Taken a Ride

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THESE PAST WEEKS, we have heard cab riders mouth off choice expletives over the radical change in their usual fare. If you’re an inveterate online browser, you’ll surely feel suffocated — much as losing sufficient air to breathe freely — by the range of comments inundating cyberspace. What happened?

Simply, a taxi fare hike petitioned by operators and drivers associations was favorably heard by the ruling potentates at the LTFRB, not here in Baguio, not even at the regional office, but in far-off Metro Manila, obviously in the cool confines of their air-conditioned offices, away from the sweltering heat that regular passengers like you and me and the rest of us would surely inundate the hearing room. Without due notice to local government and commuter groups, the decision was laid down: retain flagdown rate of P35, add on P13.50 per kilometer distance traversed, and P2 per minute of travel time.

The effect was simply electric, sending off cabs to our local transport regulatory sites for calibration, plates ending 1-2-3 for March, 4-5-6 for April, etc. Passengers were literally caught with their pants down when the fare meter surged up from their usual rates to an astronomical levels, depending on the distance used up and the travel time of waiting, while inching through the city’s traffic. Letting loose of choice words just wafted into thin air. Arguments ensured, but to no avail.

As explained by cab drivers themselves, the price hike seems to have been ordained in exchange for additional ameneties: a GPS tracking system, a Wifi connection, and other gadgetries that cab riders just have to shell out to justify the ride. For their convenience? Ask again. For their comfort? Next question.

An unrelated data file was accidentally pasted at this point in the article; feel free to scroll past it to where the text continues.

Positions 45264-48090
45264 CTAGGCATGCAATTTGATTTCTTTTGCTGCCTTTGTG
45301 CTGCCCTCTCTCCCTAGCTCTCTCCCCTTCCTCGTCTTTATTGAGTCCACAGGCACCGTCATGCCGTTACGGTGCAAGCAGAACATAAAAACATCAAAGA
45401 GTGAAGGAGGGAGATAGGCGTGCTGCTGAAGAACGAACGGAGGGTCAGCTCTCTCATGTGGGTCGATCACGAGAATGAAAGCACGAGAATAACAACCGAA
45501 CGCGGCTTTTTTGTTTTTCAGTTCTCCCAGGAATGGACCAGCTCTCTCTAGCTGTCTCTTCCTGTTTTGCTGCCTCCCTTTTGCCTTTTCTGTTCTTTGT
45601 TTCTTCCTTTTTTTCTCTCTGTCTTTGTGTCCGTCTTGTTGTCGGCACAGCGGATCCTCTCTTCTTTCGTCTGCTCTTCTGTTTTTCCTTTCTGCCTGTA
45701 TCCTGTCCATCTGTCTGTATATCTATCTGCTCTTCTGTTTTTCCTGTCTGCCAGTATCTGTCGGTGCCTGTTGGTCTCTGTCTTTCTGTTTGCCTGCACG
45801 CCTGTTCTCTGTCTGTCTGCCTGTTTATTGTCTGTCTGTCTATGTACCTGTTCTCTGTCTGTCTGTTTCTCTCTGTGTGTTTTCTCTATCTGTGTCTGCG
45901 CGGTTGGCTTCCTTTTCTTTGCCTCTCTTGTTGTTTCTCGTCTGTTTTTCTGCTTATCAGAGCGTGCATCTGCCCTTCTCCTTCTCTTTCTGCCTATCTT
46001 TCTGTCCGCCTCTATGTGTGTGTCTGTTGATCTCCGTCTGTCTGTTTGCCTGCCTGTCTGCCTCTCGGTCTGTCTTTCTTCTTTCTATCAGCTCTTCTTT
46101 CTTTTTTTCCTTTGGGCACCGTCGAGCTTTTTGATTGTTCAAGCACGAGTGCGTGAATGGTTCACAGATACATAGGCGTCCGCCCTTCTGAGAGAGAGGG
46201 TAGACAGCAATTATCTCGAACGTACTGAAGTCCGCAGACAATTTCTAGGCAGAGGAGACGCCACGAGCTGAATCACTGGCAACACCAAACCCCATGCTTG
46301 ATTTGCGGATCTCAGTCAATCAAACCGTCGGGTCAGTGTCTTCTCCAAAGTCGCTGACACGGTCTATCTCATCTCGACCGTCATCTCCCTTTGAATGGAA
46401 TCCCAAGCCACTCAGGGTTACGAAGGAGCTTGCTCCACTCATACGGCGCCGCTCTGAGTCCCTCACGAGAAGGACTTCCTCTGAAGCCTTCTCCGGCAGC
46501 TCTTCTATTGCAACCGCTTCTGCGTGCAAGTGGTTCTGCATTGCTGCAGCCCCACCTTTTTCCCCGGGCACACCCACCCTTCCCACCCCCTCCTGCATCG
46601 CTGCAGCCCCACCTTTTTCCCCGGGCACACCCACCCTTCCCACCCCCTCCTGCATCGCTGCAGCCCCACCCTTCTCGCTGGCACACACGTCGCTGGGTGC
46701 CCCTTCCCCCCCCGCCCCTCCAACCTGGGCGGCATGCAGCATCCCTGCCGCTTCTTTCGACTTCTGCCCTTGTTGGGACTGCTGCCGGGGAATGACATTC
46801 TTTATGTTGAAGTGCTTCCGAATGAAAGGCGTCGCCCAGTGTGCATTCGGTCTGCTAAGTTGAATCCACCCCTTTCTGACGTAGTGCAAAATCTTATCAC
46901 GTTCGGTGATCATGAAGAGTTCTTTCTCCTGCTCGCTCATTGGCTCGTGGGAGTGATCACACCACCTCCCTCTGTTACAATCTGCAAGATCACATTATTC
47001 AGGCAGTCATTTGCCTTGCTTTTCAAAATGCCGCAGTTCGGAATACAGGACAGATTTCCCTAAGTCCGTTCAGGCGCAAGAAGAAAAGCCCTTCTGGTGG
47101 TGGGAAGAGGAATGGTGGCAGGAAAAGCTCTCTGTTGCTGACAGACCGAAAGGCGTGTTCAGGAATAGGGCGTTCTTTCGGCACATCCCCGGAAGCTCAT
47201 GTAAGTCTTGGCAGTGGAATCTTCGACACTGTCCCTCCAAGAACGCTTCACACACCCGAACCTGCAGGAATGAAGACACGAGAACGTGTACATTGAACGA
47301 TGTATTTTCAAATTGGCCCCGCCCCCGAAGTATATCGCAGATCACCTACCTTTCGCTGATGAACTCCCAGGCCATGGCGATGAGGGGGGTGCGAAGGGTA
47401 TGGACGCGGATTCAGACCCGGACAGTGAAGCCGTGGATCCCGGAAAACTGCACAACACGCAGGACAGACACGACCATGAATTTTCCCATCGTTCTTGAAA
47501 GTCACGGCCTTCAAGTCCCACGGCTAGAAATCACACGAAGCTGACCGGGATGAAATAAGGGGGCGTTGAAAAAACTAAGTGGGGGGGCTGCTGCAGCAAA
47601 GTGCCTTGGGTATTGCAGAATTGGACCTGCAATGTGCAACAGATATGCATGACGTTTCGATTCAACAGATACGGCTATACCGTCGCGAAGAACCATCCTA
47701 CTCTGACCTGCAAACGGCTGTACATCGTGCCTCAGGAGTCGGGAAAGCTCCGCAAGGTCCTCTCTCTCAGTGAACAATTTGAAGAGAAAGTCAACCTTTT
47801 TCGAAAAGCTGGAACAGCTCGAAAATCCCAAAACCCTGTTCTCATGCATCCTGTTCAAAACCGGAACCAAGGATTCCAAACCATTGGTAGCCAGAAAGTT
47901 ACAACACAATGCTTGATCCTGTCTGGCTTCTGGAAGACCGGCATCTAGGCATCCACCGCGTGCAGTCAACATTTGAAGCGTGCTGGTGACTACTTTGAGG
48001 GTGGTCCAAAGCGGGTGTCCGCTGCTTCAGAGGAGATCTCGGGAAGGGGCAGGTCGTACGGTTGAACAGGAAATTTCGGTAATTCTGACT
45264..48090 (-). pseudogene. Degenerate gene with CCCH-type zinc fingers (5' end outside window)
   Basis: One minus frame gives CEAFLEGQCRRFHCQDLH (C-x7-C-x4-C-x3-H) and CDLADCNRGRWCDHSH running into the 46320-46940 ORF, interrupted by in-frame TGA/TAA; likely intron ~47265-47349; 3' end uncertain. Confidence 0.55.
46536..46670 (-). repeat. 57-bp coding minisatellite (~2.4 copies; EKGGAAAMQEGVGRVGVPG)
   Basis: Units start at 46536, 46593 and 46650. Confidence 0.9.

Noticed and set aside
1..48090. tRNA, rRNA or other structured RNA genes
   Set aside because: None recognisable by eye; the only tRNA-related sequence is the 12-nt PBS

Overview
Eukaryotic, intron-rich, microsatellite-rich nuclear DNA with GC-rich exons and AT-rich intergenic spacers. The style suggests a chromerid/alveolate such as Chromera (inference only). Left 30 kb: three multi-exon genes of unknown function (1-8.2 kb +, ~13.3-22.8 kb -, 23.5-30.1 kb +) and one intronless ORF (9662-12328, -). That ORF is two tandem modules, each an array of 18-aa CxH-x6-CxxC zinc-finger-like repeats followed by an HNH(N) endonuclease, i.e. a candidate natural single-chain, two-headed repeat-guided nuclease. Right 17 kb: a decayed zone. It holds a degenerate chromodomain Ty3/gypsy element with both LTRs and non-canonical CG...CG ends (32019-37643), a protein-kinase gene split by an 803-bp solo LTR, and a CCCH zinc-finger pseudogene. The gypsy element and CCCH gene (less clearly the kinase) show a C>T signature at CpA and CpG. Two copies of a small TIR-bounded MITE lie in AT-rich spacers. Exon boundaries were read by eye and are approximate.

Already, commuters who reside in far-off places outside the CBD area are hardest hit. A cab ride to Irisan and vice-versa now costs double. Any location more proximate now fetches 30-40% more. Mall cab users, they who have been used to hailing any unit coming their way, have in fact been choosy if only to avoid getting their bottoms on the seat of cabs that are now calibrated.

How did this hapless thing come to pass, beyond the nose of our local transport authorities, much more so our city officials whose mandate, last heard, is to promote utmost public welfare considerations. Were they all sleeping on the job, or doing their jobs while snoring it out? How come not a peep, not a whine, not a beef had been heard, especially from those quick on the draw, when push comes to shove?

We’re supposed to protect, safeguard, and foster the general welfare of our constituents — but no one did, while the transport officials in far down Manila laid down the taxi fare hike, in obviously indecent terms. We’re supposed to uphold the people’s interests at all times — but no one did. Again, not a peep, not a whine. We’re supposed to do everything right for the very constituents who are constrained to make do with getting a quick ride down the road, only to be taken quite a hefty ride along the way.

Can we still do something about this situation?

Last heard, there’s a citizens’ petition for the LTFRB to unmess what they have done. Going by their latest pronouncements on the TVNS issue (of Grab’s Over the Bakod charges), there’s a glimmer of hope that they’ll do it by the book. Definitely, our cab riders have every right to be heard, their general welfare fairly considered.

Review the whole thing, fine. Make it affordable and accessible, that would be better, Madame Spokesperson. Please know that we don’t need a GPS and a Wifi contraption while riding in peace and safety back home. All we need is a fare increase that’s fair, reasonable, and just. Surely, that’s not too much to ask. Already, we’re green with envy that Metro Manilans are getting their comeuppance quickly.

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